Cato The Elder

 
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Marcus Porcius Cato (234-149 B.C.)

There were a number of notable Romans by the name of Cato. Marcus Porcius Cato is often called Maior ("the Elder") or Censorius ("the Censor") to distinguish him from famous men of the same name who came later.

Born to a peasant family in Tusculum, a city fifteen miles south-east of Rome, Cato began his career as a military tribune during the Second Punic War (218-201 B.C.).  He was at the battle of Metaurus in Umbria  in 207 B.C. in which Rome defeated a Carthaginian army commanded by Hasdrubal.  This defeat of the Carthaginian force sent to reinforce and re-supply Hannibal's army in Italy served as a turning point for Rome in the Second Punic War.

As Quaestor, the lowest of the regular administrative offices (magistratus) in the Roman government, Cato served in Sicily. It was on his return to Rome (in 203-202 B.C.) that he met Ennius, the early poet often called the father of Latin literature, and persuaded him to come to Rome. By 195 Cato had attained the office consul, the highest position in the Roman government, and in the time that followed he was appointed proconsul for the new territory of Hispania Citerior (the east coast of Spain).  In his term as governor he continued the inland push to gain new territory and proceeded to set up the administration of Rome's influence in the new lands.

As Censor in 184 B.C. Cato continued his life long endeavor to reform Roman morals which he saw as succumbing to the influence of foreign cultures, Hellenism in particular. The office of Censor was first instituted in about 443 B.C. to compose and maintain the list of citizens of Rome (the census).  The duties of Censor expanded over the centuries to include responsibility for public morals and the leasing of public buildings and areas.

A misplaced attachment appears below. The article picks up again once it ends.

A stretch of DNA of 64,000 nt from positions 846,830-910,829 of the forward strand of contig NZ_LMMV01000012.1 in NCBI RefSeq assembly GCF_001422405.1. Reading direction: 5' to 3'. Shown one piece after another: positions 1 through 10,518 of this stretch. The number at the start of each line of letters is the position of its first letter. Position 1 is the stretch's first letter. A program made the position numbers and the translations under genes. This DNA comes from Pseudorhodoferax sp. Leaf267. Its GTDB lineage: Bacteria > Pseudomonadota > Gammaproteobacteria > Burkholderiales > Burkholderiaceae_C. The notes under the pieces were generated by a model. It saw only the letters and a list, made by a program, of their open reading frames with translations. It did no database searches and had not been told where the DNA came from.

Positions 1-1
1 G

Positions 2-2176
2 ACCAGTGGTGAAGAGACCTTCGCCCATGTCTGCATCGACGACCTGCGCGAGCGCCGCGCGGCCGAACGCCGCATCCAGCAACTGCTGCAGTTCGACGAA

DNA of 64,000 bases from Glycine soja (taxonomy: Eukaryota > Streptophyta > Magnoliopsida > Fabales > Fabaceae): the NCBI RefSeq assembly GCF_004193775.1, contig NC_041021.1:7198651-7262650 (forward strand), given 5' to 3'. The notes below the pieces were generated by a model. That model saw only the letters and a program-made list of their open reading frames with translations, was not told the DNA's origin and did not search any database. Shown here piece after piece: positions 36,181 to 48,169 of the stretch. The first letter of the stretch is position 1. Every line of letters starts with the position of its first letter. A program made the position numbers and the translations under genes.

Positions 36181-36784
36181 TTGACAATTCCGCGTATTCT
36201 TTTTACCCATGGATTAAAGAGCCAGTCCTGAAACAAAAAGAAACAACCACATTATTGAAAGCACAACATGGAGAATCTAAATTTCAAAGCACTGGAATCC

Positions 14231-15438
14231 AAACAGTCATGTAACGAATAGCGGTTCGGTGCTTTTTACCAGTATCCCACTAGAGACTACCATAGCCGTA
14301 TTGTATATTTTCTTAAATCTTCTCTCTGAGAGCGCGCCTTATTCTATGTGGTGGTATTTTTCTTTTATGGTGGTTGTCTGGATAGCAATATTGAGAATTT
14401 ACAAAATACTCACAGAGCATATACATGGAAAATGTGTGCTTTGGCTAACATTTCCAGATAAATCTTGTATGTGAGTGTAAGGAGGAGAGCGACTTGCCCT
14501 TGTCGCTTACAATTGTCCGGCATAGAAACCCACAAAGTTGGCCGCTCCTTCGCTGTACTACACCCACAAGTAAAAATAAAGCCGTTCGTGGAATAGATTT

Cato had a strong natural talent for writing.  He produces a prolific amount on a wide variety of topics.  He published his speeches of which about 80 have survived (Cicero wrote that he knew more that 150 speeches by Cato the Elder).  He wrote an encyclopedia covering a wide variety of topics including agriculture, rhetoric, and medicine.  Other works covered topics such as jurisprudence, medicine, and military service. His book on agriculture, De Agri Cultura, is the earliest surviving example of Latin prose, since Latin writers up to that time had written in verse. Most of his works, including an ambitious history of Rome, survive only in fragments and quotations preserved by later authors. Just as in his political career, his writing style reflected a rejection of Hellenism.  Cato used plain rhetorical devices, sentence structure and vocabulary  to produce a style that has endured for millennia.

 

"The style is the man, and if his talent moved narrowly in the expanding field of imperial politics, it touched greatness in his literary stimulus to the Roman tradition.

Alexander Hugh McDonald, entry for Cato in the Oxford Classical Dictionary  

(Oxford: Clarendon Press, 1970), pp.214-215.

Writings Res Rustica sic est; si unam rem sero feceris omnia opera sero facies. 

"It is this way with farming; if you delay in one task, you will delay in all your tasks."

Updated on October 27, 2000 

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